A wonderful story about family and repairing old wounds and it is set in the beautiful Scottish highlands and it just really adds to the story! Another fantastic story from Sarah and I really cannot wait to see what she brings out next.
Cat is inexplicably drawn to a beautiful mansion where she is seduced into the world of modern witchcraft. Upon discovering a witch’s journal, Cat anchors her mind to the summer of 1940 where she witnesses events that lead to a secret occultist ritual. Plagued by the paranormal happenenings of the house and the desperate whispers of a long-dead girl, can Cat piece together a series clues to prevent a repeat of the disastrous ritual? What terrible price must be paid to stop it happening again? This time, on a devastating scale, engineered for the twenty- first century...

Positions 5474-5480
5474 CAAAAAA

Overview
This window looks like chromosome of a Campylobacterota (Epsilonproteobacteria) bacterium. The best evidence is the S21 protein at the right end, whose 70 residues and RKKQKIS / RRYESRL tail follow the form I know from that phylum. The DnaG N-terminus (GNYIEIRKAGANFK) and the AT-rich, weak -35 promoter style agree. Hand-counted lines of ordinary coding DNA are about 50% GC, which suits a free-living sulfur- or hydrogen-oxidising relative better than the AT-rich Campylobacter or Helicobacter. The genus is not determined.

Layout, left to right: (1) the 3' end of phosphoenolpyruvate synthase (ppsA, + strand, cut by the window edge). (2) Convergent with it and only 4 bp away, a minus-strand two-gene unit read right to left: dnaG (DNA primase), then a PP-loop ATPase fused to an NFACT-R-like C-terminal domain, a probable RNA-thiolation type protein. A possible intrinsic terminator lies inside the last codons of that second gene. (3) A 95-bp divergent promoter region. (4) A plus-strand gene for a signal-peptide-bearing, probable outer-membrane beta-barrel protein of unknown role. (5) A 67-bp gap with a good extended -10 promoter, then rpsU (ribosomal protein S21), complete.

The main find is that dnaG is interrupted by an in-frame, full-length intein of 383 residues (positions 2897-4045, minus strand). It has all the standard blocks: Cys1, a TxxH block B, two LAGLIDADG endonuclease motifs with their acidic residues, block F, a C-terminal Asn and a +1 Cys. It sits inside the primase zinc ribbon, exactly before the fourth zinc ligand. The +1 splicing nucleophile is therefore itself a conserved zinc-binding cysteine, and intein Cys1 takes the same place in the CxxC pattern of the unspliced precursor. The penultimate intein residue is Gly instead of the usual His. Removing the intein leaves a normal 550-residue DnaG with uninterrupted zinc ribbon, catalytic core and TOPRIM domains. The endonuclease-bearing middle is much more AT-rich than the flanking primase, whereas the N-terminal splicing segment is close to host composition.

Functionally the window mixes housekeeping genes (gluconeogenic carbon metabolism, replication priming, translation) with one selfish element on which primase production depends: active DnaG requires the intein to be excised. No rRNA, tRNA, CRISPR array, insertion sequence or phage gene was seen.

Emily Sadovna: Where I Write
When I started writing The Haunting of Violet Gray seven years ago, I lived in a house on the cusp of the New Forest, a short journey from Burley - a village synonymous with witches in fact. I began writing The Haunting of Violet Gray whilst pregnant with my first daughter, sitting at my desk with my windows flung open, so the scent of fallen apples and bonfires could drift in along with the buttery autumn light.
Since moving, I mainly write in my garden room - at the kitchen table. My writing desk shares its space with dinner, homework and various arts and crafts. When I completed the final chapters of The Haunting of Violet Gray, jasmine and honeysuckle plants were creeping in through the open windows. I love my slightly overgrown wild garden which is bursting with herbs for cooking and medicine, roses and trees. I am lucky to live close to the forest so the environment sets my imagination on fire.
When writing, I tend to sketch out a rough outline, starting with some spider diagrams and then a flow chart of the key moments. I then write directly onto my Windows Surface.
Parts of the book of which I most proud of actually came into fruition whilst I was staying in a shepherd’s hut on the edge of New Forest moorland during a freezing January.